EDUindex News

EDUindex News


 There are two aspects on which the whole market functions – demand and supply. These are inter-dependent and without the existence of even one of these, the market would collapse. So, what is market? Market is basically a region or area where the byers and sellers come in contact which each other in an effort to make a sale or a purchase. But there isn’t only one form market where this process takes place. A market has various forms with a variety of different functions. Different commodities are served under different types of market. Let’s have a look at few of them.



This is the type of market that doesn’t really exist in reality. A situation where there is a very large number of buyers and sellers dealing in homogenous products whose prices are fixed by the market. Because it is quite difficult to sell a product at a fixed rate throughout its sales because of numerous sellers available, this market is very rare, but the closest example could be the agricultural grains offered in the market like wheat and rice.

One important fact is that only homogenous product exists in this market. This means that only those products that are similar in nature will be available here so that the demand and supply fluctuates leading to a constant change in prices.





This is a market where only a single seller exists and there is no other competition because his product doesn’t have any other substitutes. The word ‘monopoly’ is derived from the Greek word ‘monos’ meaning single and ‘polus’ meaning seller. A perfect example for this would be the railways in India. There is only one platform in India that sells tickets for train travels and that is the IRCTC. It doesn’t have any other competition because there is no other substitute available for this.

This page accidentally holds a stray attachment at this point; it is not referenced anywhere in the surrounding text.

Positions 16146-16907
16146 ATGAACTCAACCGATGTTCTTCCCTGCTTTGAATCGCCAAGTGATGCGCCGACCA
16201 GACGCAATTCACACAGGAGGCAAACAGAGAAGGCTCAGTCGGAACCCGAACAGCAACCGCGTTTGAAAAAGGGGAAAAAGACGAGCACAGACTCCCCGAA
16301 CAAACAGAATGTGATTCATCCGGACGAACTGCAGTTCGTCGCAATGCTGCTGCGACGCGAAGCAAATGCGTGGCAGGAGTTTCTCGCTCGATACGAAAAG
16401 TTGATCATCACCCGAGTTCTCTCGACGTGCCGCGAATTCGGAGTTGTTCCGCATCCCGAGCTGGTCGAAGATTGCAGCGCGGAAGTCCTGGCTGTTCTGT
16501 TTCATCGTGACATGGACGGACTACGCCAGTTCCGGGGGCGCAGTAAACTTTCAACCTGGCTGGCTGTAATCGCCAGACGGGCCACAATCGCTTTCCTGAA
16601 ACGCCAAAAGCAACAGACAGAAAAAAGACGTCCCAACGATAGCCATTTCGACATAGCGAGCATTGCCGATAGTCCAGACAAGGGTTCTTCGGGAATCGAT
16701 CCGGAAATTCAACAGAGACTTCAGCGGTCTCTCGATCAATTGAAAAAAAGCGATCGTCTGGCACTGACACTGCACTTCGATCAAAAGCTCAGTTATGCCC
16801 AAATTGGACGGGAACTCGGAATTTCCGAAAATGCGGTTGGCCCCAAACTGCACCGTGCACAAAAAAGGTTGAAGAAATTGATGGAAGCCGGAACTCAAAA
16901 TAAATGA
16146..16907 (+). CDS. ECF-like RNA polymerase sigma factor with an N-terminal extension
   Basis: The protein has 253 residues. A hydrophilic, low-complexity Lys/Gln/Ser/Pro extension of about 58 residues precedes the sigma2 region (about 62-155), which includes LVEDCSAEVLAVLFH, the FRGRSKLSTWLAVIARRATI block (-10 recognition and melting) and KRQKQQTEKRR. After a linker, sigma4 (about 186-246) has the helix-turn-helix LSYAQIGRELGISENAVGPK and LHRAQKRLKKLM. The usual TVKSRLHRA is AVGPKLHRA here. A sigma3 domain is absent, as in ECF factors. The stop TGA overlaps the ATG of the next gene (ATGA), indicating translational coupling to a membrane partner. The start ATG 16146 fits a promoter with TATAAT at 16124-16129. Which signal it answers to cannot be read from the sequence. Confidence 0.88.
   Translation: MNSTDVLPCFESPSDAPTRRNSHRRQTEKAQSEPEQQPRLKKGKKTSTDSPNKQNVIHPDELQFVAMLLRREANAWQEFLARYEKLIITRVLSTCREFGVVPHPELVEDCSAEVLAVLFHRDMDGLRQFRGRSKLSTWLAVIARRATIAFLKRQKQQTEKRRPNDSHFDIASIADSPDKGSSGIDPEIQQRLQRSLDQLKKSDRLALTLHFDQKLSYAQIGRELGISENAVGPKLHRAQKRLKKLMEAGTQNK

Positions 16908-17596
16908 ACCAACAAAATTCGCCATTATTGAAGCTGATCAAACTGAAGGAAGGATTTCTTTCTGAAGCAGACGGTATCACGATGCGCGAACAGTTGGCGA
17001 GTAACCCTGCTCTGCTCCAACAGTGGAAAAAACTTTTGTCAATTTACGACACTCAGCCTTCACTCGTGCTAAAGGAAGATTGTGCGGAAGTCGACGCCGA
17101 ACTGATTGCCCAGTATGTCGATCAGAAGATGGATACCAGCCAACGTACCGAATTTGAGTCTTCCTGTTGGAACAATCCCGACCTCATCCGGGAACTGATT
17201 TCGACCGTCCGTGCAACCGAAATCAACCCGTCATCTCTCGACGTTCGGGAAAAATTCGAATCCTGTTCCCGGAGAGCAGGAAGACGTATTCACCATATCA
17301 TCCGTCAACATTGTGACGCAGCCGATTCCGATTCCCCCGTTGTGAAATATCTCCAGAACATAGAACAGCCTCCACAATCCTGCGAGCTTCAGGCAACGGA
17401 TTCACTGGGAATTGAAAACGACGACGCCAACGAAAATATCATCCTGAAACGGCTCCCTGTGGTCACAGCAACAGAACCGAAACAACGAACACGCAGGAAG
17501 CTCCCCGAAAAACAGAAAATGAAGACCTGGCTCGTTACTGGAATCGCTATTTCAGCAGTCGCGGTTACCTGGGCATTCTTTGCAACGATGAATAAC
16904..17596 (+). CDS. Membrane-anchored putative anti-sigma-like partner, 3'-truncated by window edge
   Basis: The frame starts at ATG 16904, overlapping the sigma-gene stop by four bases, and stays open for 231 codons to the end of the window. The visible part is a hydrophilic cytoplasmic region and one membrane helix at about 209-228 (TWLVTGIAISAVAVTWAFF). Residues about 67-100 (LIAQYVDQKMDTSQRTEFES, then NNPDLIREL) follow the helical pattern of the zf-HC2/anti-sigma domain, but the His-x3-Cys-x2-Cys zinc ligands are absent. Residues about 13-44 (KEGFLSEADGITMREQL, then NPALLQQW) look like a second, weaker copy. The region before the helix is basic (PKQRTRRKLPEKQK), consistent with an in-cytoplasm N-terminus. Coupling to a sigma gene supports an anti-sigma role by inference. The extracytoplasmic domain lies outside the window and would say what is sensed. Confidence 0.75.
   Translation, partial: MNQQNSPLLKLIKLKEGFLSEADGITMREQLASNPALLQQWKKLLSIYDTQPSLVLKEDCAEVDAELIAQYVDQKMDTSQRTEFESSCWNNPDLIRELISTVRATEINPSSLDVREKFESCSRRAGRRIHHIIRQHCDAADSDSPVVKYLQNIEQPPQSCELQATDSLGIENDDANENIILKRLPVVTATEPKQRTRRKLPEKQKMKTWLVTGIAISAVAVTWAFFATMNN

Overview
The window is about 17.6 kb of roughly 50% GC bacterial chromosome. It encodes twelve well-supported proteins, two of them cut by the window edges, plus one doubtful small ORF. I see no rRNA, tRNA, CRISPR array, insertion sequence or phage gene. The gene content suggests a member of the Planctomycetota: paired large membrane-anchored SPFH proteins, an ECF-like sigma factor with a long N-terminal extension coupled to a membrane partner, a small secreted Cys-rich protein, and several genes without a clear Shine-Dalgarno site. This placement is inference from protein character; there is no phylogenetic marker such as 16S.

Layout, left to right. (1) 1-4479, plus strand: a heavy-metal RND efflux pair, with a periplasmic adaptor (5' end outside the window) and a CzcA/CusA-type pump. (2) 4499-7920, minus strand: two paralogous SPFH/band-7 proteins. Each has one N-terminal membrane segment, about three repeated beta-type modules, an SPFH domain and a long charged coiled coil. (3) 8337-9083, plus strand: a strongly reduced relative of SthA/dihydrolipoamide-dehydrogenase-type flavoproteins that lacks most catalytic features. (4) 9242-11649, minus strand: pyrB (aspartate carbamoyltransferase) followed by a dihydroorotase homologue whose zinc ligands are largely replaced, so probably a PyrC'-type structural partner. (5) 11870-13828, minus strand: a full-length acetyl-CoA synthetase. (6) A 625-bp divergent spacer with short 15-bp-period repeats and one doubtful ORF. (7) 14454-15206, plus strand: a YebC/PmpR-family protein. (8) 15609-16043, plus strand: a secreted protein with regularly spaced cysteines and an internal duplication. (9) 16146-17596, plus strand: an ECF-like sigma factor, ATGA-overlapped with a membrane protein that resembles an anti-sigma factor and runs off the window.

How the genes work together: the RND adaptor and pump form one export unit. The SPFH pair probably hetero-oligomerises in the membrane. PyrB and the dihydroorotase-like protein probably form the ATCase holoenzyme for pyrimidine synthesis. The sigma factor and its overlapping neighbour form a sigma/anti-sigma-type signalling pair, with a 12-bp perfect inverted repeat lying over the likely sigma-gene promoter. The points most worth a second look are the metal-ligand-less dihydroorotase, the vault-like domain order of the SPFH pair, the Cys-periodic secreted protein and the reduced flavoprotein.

Also, there are some strong barriers that are made up in this market for a new firm to enter. This gives the existing firm even more power and therefore, they are the only ones who get to decide the prices of the commodities. Now because there is no other substitute, the consumer will have to purchase the commodity at whatever price it is available.



This one is kind of a mixture of both the above markets. This is a market where there are large number of firms available who sell products that are closely related but not exactly the same. Basically, it is the type of market we witness every day.

For example, soap, toothpaste, shampoo and more. These are the type of products that do have substitutes, but they are not the same due to the brand.

So, this market is both perfect market and monopoly market. Here is how. Let’s talk about toothpaste. There are loads of brands available in the market for this like Pepsodent, Colgate, Sensodyne etc.. this shows that this market has the freedom of entry and is full of competition. On the other hand, each product is different. Even though they are all toothpastes, they are differentiated on the basis of their brands and their functions.



Now this is a market that has a few big sellers who sell homogenous as well as differentiated products. This market is a mix of monopolistic and monopoly. The word ‘oligopoly’ was derived from the Greek words ‘oligi’ meaning few and ‘polein’ meaning sell. In India, one of the biggest examples of such market is automobiles industry. There are various big brands available in the market who are all selling cars but with different features. Also, these brands are inter-dependent which means that a change in the price of one firm will lead to a change in the price of another.

For instance, if Honda reduces its price by 2% then Maruti will have to reduce its prices as well since the consumers will be more inclined towards Honda if they don’t.

Also, since it is a market of big sellers, there barriers over here as well for a new firm to enter. The competition would be extremely high.